NEVADA STATE REPORT – PORTLAND 2013      

The 2013 State Legislature, in an ongoing attempt to streamline state government in Nevada, combined the public and behavioral health programs into one entity and the new Division name is now the Nevada Division of Public and Behavioral Health.  Our name changed too, we are now the Environmental Health Section (EHS) under the umbrella of Rural and Community Health Services (RCHS). 

In the past couple of years I have briefed you with updates on how Nevada’s regulatory structure is organized.  Nevada continues to be divided into four regulatory jurisdictions, Southern Nevada Health District in the South that encompasses Las Vegas, Washoe County District Health Department in the far west central part of the state that encompasses Reno, Carson City Health Department in Carson City proper, and the rest of the state, for now, is the jurisdiction of the Division of Public and Behavioral Health.  I have also made predictions that this pattern of jurisdictional responsibility might be changing.  To update you, Washoe County has received a grant to explore taking over 7 rural counties in the northern most part of the state thereby combining public health services over which they would be the administrators.  Carson City will, in January of 2014, take over Douglas County which sits adjacent to them.  We will lose $123,000 in county assessments from Douglas County and approximately $180,000 in revenue from permit fees.  There are 874 permitted facilities in Douglas County that will no longer be under state regulatory control.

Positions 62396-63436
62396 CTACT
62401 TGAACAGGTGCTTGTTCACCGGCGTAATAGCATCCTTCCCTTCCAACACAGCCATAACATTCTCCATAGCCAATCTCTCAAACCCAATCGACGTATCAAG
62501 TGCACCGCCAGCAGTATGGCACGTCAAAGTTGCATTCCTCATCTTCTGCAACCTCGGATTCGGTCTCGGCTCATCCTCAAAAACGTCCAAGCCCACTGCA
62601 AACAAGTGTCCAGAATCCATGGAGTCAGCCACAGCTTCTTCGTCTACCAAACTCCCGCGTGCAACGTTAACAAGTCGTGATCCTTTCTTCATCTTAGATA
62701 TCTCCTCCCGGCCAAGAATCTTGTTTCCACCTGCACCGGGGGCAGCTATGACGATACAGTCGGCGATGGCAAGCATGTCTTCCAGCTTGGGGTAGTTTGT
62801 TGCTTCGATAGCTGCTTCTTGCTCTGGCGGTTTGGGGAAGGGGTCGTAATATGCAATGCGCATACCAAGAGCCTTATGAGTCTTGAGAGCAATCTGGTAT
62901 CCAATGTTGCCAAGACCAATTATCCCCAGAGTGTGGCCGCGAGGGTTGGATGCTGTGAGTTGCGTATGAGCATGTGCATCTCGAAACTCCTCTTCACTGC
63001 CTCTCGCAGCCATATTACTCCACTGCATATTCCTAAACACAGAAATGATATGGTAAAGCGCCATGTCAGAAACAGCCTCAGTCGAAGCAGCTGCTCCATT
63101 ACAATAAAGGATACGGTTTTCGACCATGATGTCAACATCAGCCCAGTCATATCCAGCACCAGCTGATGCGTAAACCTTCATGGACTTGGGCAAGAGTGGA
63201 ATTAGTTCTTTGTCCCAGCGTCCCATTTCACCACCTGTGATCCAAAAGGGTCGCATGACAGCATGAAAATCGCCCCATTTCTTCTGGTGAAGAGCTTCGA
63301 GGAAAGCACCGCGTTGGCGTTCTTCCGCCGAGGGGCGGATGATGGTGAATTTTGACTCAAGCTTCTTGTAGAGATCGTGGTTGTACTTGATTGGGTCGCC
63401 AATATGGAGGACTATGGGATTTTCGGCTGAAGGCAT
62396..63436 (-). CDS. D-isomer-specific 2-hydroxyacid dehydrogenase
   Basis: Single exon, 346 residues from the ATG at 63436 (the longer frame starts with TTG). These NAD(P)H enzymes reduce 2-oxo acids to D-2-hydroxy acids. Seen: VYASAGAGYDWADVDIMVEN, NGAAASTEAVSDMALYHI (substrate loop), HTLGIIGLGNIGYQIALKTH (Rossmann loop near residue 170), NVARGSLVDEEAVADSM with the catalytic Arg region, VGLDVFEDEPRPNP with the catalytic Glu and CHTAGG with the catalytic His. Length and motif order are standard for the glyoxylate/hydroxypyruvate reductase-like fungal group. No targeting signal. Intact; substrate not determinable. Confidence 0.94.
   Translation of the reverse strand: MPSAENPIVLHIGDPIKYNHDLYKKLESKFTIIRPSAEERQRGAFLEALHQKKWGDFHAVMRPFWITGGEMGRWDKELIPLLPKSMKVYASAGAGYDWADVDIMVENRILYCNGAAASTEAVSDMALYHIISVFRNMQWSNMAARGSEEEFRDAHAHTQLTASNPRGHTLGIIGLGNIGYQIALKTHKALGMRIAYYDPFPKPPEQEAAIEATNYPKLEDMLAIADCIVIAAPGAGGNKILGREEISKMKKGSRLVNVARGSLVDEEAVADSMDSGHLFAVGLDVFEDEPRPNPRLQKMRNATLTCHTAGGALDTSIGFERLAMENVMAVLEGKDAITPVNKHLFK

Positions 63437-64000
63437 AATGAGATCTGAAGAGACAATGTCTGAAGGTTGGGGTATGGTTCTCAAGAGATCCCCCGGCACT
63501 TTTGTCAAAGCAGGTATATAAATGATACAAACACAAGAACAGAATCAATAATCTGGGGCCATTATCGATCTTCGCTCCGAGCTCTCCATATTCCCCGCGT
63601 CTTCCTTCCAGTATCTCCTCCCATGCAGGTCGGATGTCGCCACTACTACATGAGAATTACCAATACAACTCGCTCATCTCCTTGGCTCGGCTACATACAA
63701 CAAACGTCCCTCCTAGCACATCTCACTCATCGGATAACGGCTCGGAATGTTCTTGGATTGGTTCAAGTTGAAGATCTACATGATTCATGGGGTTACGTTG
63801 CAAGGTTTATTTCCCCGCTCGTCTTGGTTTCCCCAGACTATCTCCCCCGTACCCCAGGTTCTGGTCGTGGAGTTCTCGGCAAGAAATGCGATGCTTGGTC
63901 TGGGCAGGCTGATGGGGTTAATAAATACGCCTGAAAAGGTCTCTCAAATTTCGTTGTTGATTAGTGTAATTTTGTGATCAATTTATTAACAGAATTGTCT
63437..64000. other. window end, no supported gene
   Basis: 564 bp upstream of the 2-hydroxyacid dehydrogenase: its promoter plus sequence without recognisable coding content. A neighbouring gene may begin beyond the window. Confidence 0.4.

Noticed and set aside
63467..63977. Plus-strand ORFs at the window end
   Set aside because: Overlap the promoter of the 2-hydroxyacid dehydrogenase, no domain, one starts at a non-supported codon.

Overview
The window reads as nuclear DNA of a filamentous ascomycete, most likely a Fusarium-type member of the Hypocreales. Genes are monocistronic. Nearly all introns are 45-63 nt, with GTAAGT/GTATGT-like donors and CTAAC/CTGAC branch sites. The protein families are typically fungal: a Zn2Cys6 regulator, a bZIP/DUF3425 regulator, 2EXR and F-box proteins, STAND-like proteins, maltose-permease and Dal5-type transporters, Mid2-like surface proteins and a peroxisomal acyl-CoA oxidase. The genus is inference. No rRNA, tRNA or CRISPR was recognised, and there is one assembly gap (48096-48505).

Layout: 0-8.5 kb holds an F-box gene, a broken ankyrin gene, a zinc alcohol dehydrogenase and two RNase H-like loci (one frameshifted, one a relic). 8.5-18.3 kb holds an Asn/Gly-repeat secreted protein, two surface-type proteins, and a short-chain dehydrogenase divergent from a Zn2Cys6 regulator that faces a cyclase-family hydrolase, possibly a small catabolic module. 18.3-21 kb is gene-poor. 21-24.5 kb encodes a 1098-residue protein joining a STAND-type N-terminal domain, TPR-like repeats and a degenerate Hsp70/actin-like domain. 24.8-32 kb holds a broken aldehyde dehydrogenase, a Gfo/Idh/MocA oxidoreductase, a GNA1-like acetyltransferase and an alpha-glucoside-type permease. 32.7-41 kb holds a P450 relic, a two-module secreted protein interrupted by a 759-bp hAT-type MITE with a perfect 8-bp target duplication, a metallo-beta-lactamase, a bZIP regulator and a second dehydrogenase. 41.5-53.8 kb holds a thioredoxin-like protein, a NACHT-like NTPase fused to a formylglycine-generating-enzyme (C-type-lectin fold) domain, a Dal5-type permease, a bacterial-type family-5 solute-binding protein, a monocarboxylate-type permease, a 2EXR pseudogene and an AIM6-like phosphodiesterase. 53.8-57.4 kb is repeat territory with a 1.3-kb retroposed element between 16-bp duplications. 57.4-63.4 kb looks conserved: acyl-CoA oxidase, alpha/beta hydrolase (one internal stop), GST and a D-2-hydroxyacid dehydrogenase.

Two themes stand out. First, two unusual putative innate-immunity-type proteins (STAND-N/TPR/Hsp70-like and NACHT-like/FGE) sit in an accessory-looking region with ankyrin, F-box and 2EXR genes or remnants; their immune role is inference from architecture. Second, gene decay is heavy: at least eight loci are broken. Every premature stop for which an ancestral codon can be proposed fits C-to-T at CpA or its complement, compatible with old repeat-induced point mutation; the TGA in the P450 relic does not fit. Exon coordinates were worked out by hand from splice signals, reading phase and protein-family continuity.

We are starting the second fiscal year as an agency that no longer is dependent on state general funds.  We collect, by billing quarterly assessments, $592,000 from the 17 counties in which we perform environmental health duties.  Again, that will go down to 16 counties in January of 2014.  Our permit fees remain frozen and have not increased since 2007.  The split is 70% fees paid by regulated facilities and 30% county assessment.

Our staff continues to endure a 2.5% across the board salary reduction in the form of increased contributions to the retirement fund in addition to 6 forced furlough days per year and an increase in insurance rates of  30+%.  Salaries will remain frozen until July of 2014 when we welcome the return of merit pay increases. 

EHS  has hired two Elko field office positions and one position in Ely. We also have been able to hire two new MFRPS employees in Carson City along with a part time administrative assistant to help out there. 

New EHS related or potentially EHS related programs in our state include cottage foods, farm to fork, medical marijuana in food products, and deregulated craft distilleries.  All these programs came out of the 2013 legislative session. 

A bill that would have allowed the sale of raw milk in Nevada made it all the way through the legislative process but was vetoed by the Governor.

Nevada is slowly but surely climbing out of the great recession with employment numbers increasing and the housing market rebounding state-wide.  Gaming revenues state-wide are up.  The northern part of the state remains economically stable thanks to gold mining and the state of Nevada in and of itself remains one of the world’s leading producers of gold.  Gold prices are on the decline though and this could devastate the economy in the north.